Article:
###### 4.6.6 Heteroskedasticity

A stochastic process ** X** is

**homoskedastic**if unconditional covariance matrices

^{t }**Σ**of terms

*are constant. It is*

^{t}**X****heteroskedastic**if they are not constant. A process is

**conditionally homoskedastic**if conditional covariance matrices

^{t|t–1}

**Σ**for terms

*are constant. It is*

^{t}**X****conditionally heteroskedastic**if they are not.

These distinctions are easy to grasp intuitively with a picture. Exhibit 4.8 depicts realizations for two processes. The realization on the left exhibits constant conditional standard deviations consistent with homoskedasticity and conditional homoskedasticity. The one on the right exhibits nonconstant standard deviations consistent with heteroskedasticity or conditional heteroskedasticity.

Financial markets experience random periods of high and low volatility. For this reason, conditionally heteroskedastic processes are often used in financial modeling.

###### Exercises

Consider the process ** Y**, which we described earlier—all terms

*are equal and are unconditionally*

^{t}Y*U*(0,1); two realizations are indicated in Exhibit 4.7.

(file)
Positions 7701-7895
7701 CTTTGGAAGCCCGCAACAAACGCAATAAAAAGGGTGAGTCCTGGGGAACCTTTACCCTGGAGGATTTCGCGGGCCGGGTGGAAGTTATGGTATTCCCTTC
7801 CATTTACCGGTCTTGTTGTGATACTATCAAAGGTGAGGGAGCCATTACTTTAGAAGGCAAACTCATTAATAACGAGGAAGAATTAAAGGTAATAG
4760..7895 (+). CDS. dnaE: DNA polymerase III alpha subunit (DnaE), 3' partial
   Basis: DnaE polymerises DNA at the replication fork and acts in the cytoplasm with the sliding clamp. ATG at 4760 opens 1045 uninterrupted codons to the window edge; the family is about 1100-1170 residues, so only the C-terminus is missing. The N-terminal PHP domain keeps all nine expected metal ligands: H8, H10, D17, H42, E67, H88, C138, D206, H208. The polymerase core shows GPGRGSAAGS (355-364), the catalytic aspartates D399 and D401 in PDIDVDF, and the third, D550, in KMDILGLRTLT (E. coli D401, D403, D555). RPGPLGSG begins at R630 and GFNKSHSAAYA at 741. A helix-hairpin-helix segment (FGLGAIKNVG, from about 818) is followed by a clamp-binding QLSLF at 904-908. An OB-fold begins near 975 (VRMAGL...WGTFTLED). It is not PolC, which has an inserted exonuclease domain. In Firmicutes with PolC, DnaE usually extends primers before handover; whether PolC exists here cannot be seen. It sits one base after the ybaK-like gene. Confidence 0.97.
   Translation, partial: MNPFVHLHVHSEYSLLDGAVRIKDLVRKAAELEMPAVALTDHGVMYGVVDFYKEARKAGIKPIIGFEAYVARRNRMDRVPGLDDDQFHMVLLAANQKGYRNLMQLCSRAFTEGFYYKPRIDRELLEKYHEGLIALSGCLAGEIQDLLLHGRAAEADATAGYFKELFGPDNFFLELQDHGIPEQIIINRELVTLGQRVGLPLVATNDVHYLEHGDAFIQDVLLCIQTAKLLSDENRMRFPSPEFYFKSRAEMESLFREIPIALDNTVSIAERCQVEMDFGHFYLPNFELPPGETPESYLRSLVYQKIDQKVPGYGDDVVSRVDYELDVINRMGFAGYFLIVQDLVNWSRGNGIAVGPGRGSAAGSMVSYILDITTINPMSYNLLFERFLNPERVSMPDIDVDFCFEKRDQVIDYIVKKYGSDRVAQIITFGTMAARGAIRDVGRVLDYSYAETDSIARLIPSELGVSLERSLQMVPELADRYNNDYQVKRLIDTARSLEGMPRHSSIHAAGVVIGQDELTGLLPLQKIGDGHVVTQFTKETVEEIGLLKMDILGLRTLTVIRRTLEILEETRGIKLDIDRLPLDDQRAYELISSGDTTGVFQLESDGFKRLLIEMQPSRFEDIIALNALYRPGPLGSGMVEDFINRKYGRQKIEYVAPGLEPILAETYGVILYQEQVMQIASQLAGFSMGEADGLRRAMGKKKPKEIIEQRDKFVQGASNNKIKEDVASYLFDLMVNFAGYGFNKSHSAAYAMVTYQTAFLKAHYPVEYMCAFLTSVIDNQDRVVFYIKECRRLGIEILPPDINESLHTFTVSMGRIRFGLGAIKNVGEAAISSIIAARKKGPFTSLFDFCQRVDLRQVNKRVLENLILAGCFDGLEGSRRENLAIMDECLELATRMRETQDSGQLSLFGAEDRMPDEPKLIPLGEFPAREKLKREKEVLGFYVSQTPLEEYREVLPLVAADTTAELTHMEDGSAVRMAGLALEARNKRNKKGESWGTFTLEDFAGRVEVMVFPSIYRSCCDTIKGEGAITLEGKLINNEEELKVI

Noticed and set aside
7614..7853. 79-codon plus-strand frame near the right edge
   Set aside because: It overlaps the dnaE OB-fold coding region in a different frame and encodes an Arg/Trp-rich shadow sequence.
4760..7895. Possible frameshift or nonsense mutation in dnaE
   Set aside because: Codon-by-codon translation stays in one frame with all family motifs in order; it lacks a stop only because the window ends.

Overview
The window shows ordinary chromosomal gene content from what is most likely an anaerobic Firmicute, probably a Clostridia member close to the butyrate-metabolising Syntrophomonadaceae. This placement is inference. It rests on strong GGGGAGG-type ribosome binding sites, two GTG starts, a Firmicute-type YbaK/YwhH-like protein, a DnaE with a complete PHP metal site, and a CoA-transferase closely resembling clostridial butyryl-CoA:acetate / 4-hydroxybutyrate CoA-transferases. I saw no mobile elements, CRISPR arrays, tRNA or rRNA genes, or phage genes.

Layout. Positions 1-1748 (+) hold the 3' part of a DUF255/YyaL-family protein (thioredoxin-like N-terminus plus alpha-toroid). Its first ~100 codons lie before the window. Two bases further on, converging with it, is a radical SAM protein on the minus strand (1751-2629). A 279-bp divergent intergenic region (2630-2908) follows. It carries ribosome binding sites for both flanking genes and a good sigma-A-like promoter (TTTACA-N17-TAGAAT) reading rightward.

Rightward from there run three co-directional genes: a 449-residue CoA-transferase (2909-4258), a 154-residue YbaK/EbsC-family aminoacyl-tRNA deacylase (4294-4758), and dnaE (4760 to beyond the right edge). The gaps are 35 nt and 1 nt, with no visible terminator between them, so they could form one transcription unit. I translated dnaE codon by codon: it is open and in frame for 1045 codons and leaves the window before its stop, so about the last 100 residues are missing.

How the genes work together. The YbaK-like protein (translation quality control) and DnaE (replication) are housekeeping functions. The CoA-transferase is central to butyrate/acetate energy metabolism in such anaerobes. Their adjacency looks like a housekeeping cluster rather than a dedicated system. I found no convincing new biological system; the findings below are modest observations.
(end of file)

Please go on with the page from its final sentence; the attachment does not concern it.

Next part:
- Is
stationary?*Y* - Is it unconditionally homoskedastic?
- Is it conditionally homoskedastic?
- What is the unconditional standard deviation
^{1}σ? - What is the conditional standard deviation
^{1|0}σ?

Explain in your own words the difference between covariance stationarity and homoskedasticity. Does covariance stationarity imply homoskedasticity? Does covariance stationarity imply conditional homoskedasticity?

Solution

Suppose ** x** is a time series with

^{–1}

*x*= 100.

- Calculate
^{0}*x*if^{0}*z*= 0.05._{simple} - Calculate
^{0}*x*if^{0}*z*= 0.05._{log}

Exhibit 4.9 indicates values for a time series ** x**. Complete the table by calculating the corresponding differences, simple returns, and log returns for the time series.

*. The table is to be completed for Exercise 4.14.*

**x**For a strictly positive (* ^{t}x* > 0 for all

*t*) univariate time series

**, what is the range of values possible for:**

*x*- the simple returns
of^{t}z_{simple}?*x* - the log returns
of^{t}z_{log}?*x*

Treating * ^{t}z_{log}* as a function of

*, construct a first-order Taylor polynomial for*

^{t}x*. Do so about the point*

^{t}z_{log}

^{t}^{–1}

*x*. Simplifying the result, what do you obtain?

Solution